Mark the calendar: In one year and three weeks, West Valley residents can start jogging, sloshing, jump-shooting and toning in a new Family Fitness and Wellness Center.
That was the commitment from West Valley officials Thursday night as the City Council voted 5-1 to adopt a property tax increase that will bankroll a $13.26 million revenue bond issue.The vote came at the close of an often-testy two-hour public hearing that drew an overflow crowd of some 250 people at City Hall.
A parade of 33 residents debated the pros and cons of the tax increase and its main beneficiary, the new recreation complex, before the split council vote ended the discussion for good.
The tax increase will cost the owner of a $120,000 home $36 per year, or an increase of about 29 percent over the city's current property levy.
Councilman Duane Moss cast the dissenting ballot, saying he remains opposed to a revenue bond issue and would like to see the matter placed before voters in the form of a general obligation bond.
The revenue bonds, to be issued by the city's Municipal Building Authority, will:
- Construct a 96,000-square-foot fitness center by Oct. 1, 1999.
- Complete the development of Centennial Park at 4350 West 3100 South.
- Help pay for the long-term operations and maintenance of both facilities.
- Build a 4,000-square-foot police substation in the park to serve the northwest quadrant of the city.
In addition to the tax increase, the city will charge user fees to help defray the costs of fitness center operations.
A proposed fee schedule calls for daily use fees of $2 to $3 based on age, and annual fees that range from $110 a year for seniors to $320 a year per family.
Prior to the hearing, residents listened to a 90-minute explanation of the fitness center and park expansion plan, along with endorsements from local physicians, business owners and city officials.
That lengthy presentation irked a number of people who turned out at the hearing to oppose the recreation center, the tax increase or both.
"I'm outraged by the process," complained West Valley resident Charles Monk. "A high school senior can recognize a filibuster."
Monk and several other residents said that if the council decided to approve the tax increase, efforts should be made to eliminate "all the fluff" and reduce the cost of the facility to aid taxpayers.
Others questioned the impact of the tax increase on senior citizens and West Valley residents with low or fixed incomes.
"It's getting to the point I'm getting taxed right out of my home," said Lucille Kelbch, adding she would like to see any tax increases go to the police department to improve protection.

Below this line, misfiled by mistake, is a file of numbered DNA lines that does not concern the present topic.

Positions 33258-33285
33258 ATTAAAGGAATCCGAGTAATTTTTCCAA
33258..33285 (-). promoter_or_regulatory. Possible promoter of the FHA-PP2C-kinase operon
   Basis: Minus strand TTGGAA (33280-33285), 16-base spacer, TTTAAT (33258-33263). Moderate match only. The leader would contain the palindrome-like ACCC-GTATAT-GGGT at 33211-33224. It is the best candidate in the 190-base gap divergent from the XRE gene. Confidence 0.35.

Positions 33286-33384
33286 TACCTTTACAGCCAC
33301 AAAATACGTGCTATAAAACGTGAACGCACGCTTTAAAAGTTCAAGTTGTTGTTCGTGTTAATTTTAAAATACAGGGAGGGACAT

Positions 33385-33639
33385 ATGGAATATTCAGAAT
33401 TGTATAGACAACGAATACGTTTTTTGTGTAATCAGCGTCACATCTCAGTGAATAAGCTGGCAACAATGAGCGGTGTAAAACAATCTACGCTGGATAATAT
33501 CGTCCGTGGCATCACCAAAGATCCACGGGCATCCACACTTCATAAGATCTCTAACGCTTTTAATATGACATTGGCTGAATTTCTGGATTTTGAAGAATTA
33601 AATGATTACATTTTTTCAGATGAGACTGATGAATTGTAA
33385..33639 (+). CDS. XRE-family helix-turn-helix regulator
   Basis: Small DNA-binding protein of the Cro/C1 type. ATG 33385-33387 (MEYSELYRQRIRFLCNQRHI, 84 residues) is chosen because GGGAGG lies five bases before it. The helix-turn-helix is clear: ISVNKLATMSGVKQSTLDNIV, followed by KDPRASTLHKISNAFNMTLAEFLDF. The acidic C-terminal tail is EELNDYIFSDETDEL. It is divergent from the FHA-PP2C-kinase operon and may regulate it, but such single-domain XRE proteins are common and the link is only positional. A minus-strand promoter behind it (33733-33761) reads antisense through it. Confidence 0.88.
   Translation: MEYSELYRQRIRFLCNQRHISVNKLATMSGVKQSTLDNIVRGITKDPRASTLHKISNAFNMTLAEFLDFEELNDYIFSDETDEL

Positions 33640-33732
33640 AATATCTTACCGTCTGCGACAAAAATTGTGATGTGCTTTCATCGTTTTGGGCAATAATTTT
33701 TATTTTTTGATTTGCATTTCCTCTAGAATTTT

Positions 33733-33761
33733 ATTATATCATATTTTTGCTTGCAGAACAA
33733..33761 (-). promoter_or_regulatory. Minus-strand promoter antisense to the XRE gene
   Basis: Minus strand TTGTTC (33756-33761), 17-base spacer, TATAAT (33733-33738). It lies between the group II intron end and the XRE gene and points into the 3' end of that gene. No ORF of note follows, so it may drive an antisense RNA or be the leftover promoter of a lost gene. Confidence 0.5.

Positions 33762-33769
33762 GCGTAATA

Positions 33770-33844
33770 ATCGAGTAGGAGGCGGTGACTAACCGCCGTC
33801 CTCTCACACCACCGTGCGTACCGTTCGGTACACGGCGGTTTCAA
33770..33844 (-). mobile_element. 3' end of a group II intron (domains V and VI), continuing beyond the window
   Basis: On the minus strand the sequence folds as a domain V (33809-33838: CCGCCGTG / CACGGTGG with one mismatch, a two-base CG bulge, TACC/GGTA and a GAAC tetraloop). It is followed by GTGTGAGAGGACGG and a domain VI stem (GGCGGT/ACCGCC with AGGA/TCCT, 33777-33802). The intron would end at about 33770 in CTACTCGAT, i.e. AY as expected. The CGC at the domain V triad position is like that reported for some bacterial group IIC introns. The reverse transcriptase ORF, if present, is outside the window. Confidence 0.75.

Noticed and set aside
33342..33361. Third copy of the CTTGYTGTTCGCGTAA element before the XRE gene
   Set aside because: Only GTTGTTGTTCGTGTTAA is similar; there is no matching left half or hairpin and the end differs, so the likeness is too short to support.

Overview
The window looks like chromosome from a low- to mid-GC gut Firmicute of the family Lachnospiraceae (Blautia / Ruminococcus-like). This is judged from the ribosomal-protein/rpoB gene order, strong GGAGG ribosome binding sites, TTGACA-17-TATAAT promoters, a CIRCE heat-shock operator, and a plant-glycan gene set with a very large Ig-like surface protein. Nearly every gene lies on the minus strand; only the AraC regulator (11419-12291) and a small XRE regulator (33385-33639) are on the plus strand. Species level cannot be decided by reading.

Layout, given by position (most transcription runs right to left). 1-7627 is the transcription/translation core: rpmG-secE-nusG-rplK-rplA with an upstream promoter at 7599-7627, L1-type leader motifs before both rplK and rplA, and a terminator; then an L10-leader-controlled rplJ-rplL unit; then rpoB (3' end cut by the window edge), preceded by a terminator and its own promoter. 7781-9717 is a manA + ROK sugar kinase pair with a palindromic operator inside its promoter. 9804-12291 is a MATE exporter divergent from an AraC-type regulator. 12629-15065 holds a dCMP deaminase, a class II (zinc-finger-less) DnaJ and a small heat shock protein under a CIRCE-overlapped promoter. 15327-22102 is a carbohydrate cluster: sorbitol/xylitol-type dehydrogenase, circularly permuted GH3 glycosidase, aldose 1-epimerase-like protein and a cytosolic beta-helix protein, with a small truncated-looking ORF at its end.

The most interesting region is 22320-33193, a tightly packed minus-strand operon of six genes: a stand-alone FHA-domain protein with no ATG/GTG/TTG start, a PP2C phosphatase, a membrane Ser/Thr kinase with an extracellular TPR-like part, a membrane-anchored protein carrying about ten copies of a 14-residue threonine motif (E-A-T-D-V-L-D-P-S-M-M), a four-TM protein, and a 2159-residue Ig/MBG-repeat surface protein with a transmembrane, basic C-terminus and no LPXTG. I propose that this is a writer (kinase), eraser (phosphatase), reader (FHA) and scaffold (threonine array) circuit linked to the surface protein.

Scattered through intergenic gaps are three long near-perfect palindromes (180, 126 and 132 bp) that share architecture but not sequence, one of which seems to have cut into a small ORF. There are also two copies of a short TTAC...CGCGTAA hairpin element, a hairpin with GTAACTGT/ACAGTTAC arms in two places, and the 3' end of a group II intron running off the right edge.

"I'm not opposed to the recreation center," she added, "but I don't think senior citizens should pay for it."
Richard Millet challenged the validity of city polls and a 1994 pro-recreation center vote that city officials believe provide a powerful mandate for a tax hike that would support recreation.
A public vote on this issue, he said, "is the only vote that matters."
But opponents of the tax increase were outnumbered about two to one by supporters who argued West Valley is ready for a facility that will take kids off the streets and provide them with recreational alternatives.
"This is something my kids need," said Pat Rolfe.
"I don't know what price we can put on safe, valuable and wholesome recreation families can do together," said Steve Hyde.
"There are three kind of cities," added Gerald Buttars - "Those who watch things happen, those who make things happen and those who wonder what happened. I think we need to look to the future."
And then there were a few folks such as Frank Fitch, who said he "came here opposed" to the tax increase but told the council, "I leave here supporting" the proposal.
City Manager John Patterson said the design is far enough along that work can begin in the next few weeks.
To get the fitness center project moving, the council also authorized agreements with an architectural firm and a construction management company to work on the center, the park expansion and the police substation.
West Valley Family Fitness and Wellness Center
Proposed fee schedule*
Annual Passes Daily use fees
Youth $135/yr. Child $2/day
Adult $175/yr. Teen $2.50/day
Seniors $110/yr. Adult $3/day
Family $320/yr. Seniors $2/day
* Subject to adjustment by the City Council
Source: West Valley City